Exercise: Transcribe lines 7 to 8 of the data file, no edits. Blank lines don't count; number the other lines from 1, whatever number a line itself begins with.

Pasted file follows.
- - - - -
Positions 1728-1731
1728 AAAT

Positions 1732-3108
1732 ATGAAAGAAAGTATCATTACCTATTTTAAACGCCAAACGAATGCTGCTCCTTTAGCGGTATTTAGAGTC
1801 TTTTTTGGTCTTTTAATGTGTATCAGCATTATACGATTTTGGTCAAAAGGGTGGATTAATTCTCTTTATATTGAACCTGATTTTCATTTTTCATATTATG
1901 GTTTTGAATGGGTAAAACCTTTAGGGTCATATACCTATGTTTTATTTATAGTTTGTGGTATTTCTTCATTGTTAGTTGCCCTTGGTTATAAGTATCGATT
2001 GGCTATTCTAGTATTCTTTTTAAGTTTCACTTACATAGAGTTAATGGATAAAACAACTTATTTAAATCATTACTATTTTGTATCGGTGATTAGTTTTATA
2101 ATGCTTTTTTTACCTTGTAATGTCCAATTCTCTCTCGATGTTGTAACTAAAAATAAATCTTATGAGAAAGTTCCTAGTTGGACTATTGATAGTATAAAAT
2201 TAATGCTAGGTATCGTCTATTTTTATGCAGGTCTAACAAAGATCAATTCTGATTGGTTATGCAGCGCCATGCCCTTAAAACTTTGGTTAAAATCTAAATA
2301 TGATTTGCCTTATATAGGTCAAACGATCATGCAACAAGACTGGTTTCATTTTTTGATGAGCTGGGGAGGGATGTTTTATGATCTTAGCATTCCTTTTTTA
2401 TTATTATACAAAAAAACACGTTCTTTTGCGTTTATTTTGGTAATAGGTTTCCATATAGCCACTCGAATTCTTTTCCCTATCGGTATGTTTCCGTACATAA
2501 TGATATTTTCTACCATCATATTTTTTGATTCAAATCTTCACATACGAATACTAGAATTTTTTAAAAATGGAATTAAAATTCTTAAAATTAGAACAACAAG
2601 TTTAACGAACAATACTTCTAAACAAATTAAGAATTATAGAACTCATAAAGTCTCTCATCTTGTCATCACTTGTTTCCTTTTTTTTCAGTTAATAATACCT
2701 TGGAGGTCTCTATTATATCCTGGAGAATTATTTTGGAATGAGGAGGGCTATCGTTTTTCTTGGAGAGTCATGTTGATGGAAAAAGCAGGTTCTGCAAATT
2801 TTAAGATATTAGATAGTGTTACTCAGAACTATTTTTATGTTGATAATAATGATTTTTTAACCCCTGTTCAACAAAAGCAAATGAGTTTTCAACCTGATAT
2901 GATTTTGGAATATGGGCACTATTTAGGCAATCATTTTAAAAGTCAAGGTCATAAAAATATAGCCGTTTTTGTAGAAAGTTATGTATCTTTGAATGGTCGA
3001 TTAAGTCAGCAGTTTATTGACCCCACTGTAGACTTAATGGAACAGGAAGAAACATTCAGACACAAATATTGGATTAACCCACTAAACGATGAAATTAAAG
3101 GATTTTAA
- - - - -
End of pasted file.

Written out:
2001 GGCTATTCTAGTATTCTTTTTAAGTTTCACTTACATAGAGTTAATGGATAAAACAACTTATTTAAATCATTACTATTTTGTATCGGTGATTAGTTTTATA
2101 ATGCTTTTTTTACCTTGTAATGTCCAATTCTCTCTCGATGTTGTAACTAAAAATAAATCTTATGAGAAAGTTCCTAGTTGGACTATTGATAGTATAAAAT